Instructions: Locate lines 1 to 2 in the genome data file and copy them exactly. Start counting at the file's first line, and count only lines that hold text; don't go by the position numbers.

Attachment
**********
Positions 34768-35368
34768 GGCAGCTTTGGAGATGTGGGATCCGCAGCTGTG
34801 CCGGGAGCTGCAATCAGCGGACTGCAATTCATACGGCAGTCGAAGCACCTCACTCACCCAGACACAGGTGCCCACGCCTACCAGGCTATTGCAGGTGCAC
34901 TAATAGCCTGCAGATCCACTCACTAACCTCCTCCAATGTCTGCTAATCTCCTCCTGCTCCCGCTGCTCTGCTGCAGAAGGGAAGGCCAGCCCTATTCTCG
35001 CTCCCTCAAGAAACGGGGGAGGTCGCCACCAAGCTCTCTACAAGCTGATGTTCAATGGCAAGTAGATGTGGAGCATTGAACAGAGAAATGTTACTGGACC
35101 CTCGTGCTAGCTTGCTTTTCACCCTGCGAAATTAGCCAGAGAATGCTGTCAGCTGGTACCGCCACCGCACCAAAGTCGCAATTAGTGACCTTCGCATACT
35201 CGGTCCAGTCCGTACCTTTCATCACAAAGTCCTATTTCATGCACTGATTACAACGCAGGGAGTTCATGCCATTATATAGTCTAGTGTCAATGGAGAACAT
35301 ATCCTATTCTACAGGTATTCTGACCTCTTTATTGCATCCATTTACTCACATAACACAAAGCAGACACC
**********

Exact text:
Positions 34768-35368
34768 GGCAGCTTTGGAGATGTGGGATCCGCAGCTGTG